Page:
The ‘Milese’ Focaccia
Astride the two wars, Francesco Porcu and his wife Lillina opened at Alghero, in Via Garibaldi 11, right on the port, a bar which they called “del Milese”, since they both hailed from Milis, a small village in the Province of Oristano.
From that area, they brought with them Vernaccia, a dry white wine much appreciated by the fishermen of Alghero, so much so that soon the bar was full of those personages who stand on dry land as if they still were on boats moored in port, that is with a lazy swing while waiting to go to sea again.
Then the war came, together with its grief, followed by peace and economic recovery and in 1971, back from Australia, where they had moved for a few years, came the Fiori couple - Antonio Gavino and his wife Maria, originally from the Province of Sassari. The couple took over the Milese Bar, but left its original name unchanged, because every place has a history, is layered like a geological formation.
For a while, life at the bar went on almost as before: fishermen and Algheresi dropped by for a draught of Vernaccia and an interminable game of cards, to chat, share a laugh and talk through the problems of every day. In the background, the seasons went by over the heads of the bar’s patrons, while the sea, unchanging yet ever different filled their eyes and weathered their skin. But these are metaphysical considerations, which only become weighty after a couple of glasses of wine.
Be that as it may, that’s how things were at the bar which remained like a small sheltered port for the boats from the open sea. But it was Maria who took things in hand and changed them. She changed them from the kitchen, a place that produces strictly good revolutions. She bought from her baker a large loaf about 80 cm long but not too thick, she slit it open and began to fill it: a layer of fresh tomato slices, a layer of tuna fish, a few slices of hard-boiled egg, small pieces of anchovy, a layer of rocket, one of finely sliced onion and finally a slice of pancetta.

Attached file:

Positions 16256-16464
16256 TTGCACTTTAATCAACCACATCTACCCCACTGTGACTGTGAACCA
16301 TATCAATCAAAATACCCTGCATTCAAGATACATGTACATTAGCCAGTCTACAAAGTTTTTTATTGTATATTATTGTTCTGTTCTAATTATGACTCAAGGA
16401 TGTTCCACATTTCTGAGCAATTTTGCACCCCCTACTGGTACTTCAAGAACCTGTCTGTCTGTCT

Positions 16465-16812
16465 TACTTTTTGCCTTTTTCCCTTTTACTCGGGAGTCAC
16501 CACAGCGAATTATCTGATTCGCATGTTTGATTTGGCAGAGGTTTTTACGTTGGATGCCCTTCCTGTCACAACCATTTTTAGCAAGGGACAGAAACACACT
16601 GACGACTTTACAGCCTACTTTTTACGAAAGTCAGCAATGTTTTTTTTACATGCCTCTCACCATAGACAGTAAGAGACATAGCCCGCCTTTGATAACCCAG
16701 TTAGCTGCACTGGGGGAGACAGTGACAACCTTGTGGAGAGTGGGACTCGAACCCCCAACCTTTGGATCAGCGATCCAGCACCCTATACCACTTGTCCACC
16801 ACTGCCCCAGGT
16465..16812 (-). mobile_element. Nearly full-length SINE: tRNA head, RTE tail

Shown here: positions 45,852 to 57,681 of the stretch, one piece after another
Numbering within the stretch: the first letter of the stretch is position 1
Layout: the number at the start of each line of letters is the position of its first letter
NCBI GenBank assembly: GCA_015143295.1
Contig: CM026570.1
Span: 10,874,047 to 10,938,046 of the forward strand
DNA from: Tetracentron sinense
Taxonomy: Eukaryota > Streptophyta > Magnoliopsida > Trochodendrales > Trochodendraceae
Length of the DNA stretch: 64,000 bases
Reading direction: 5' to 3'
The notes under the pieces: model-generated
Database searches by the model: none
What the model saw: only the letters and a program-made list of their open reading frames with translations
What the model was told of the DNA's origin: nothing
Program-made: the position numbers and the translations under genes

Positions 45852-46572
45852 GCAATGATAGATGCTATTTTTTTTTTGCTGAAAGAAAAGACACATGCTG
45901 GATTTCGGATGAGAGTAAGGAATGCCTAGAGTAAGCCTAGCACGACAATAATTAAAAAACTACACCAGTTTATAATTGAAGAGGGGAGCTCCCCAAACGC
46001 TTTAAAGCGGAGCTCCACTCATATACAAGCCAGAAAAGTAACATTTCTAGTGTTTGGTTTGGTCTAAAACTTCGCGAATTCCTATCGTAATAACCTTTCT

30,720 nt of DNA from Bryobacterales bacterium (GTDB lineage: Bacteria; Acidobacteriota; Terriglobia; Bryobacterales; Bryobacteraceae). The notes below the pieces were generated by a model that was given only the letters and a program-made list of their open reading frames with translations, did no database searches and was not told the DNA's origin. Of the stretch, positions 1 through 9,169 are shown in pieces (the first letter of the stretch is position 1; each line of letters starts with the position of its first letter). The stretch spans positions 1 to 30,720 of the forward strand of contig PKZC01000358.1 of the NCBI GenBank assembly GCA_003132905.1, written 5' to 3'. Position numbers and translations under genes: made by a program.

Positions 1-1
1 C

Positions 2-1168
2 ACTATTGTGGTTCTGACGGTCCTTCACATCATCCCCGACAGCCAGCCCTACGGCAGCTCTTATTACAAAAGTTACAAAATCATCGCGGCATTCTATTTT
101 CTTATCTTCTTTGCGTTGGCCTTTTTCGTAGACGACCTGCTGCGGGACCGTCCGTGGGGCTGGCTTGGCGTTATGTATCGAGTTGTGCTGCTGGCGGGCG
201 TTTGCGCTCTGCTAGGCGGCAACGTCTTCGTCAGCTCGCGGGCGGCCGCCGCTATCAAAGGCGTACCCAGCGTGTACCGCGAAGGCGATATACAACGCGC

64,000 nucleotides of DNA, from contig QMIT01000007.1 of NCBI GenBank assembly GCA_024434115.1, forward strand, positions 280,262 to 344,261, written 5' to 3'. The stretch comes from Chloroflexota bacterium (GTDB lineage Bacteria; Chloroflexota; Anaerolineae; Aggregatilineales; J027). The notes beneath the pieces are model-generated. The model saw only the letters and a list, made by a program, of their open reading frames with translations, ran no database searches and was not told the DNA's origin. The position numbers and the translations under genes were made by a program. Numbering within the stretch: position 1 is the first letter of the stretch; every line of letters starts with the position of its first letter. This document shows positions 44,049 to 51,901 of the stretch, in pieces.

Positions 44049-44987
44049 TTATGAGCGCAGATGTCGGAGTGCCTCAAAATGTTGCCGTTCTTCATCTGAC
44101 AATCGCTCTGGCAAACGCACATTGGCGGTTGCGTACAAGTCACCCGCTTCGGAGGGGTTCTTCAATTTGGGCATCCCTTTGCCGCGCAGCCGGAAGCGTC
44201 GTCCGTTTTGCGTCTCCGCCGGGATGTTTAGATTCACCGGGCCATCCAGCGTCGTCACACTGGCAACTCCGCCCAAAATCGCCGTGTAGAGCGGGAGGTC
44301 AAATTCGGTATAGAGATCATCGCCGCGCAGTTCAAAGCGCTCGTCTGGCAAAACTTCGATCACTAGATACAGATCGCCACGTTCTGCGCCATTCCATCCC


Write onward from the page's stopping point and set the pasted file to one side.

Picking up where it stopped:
Now these are all good things – indeed excellent – genuine products of our land, layers and layers of Alghero, you might say. Indeed, putting them together is child’s play. What nobody up to then and even after proved capable of doing was copy the secret sauce invented by Maria. And it was this condiment which turned the ingredients into something more than their sum total and created something almost sublime: the Focaccia del Milese. And that’s what happens when a masterpiece is born.
The fact of the matter is that this Focaccia changed the bar for all time, and it began to attract a host of customers: locals, visitors and tourists. They all stood in line for a slice of the Focaccia, all waiting patiently for something they could not do without. Today the bar is known as the Bar Focacceria Milese and it’s a true institution, a point of reference, run with dedication by Sonya, daughter of the revolutionary Maria, and by her husband Giuseppe, who have expanded the offer notably, albeit never abandoning tradition.
But what exactly is left of the past? Quite simply that the Milese is a great refuge: when returning from the sea or preparing to sail off, we are looking for some sort of certainty, some stability, a flavour giving a moment of joy and almost sensual satisfaction, as it were to reassure ourselves that whatever may happen, happiness will always return to us.